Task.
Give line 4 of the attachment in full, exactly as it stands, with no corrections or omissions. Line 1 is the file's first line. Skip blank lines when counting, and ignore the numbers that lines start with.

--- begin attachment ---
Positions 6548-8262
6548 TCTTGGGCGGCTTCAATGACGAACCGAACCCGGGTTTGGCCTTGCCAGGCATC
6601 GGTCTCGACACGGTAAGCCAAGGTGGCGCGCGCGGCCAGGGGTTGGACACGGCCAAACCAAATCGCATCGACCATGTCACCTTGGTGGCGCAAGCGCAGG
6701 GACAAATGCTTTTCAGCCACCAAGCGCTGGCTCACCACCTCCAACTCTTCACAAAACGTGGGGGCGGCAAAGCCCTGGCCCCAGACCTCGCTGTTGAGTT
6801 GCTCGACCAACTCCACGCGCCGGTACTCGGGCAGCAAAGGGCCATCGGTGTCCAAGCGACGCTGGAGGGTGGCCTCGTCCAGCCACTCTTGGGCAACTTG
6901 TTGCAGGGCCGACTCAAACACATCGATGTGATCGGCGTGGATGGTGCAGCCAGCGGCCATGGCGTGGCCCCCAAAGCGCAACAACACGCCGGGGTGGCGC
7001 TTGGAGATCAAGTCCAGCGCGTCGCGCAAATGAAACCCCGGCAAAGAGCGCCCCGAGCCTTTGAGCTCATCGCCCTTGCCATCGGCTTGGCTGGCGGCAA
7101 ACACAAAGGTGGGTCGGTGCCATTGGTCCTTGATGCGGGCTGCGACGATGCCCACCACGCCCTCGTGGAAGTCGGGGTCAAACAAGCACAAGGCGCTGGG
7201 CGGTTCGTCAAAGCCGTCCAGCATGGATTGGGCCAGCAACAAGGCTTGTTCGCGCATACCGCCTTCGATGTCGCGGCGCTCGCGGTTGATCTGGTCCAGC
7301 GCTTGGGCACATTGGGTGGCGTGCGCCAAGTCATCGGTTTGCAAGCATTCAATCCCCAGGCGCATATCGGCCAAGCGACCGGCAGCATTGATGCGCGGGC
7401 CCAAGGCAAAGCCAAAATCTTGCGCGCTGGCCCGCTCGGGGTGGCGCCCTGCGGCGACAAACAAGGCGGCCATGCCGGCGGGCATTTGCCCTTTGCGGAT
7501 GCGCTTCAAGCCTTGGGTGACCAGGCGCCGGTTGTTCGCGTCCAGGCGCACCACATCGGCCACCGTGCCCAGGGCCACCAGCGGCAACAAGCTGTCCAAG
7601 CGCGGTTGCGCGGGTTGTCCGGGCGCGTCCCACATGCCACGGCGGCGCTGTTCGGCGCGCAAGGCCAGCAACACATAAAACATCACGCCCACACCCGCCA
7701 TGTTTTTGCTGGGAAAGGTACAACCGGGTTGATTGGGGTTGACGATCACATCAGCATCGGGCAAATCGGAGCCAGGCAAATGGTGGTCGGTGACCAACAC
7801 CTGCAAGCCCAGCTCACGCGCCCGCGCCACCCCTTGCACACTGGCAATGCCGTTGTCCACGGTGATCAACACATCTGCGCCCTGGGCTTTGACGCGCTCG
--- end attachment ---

6701 GACAAATGCTTTTCAGCCACCAAGCGCTGGCTCACCACCTCCAACTCTTCACAAAACGTGGGGGCGGCAAAGCCCTGGCCCCAGACCTCGCTGTTGAGTT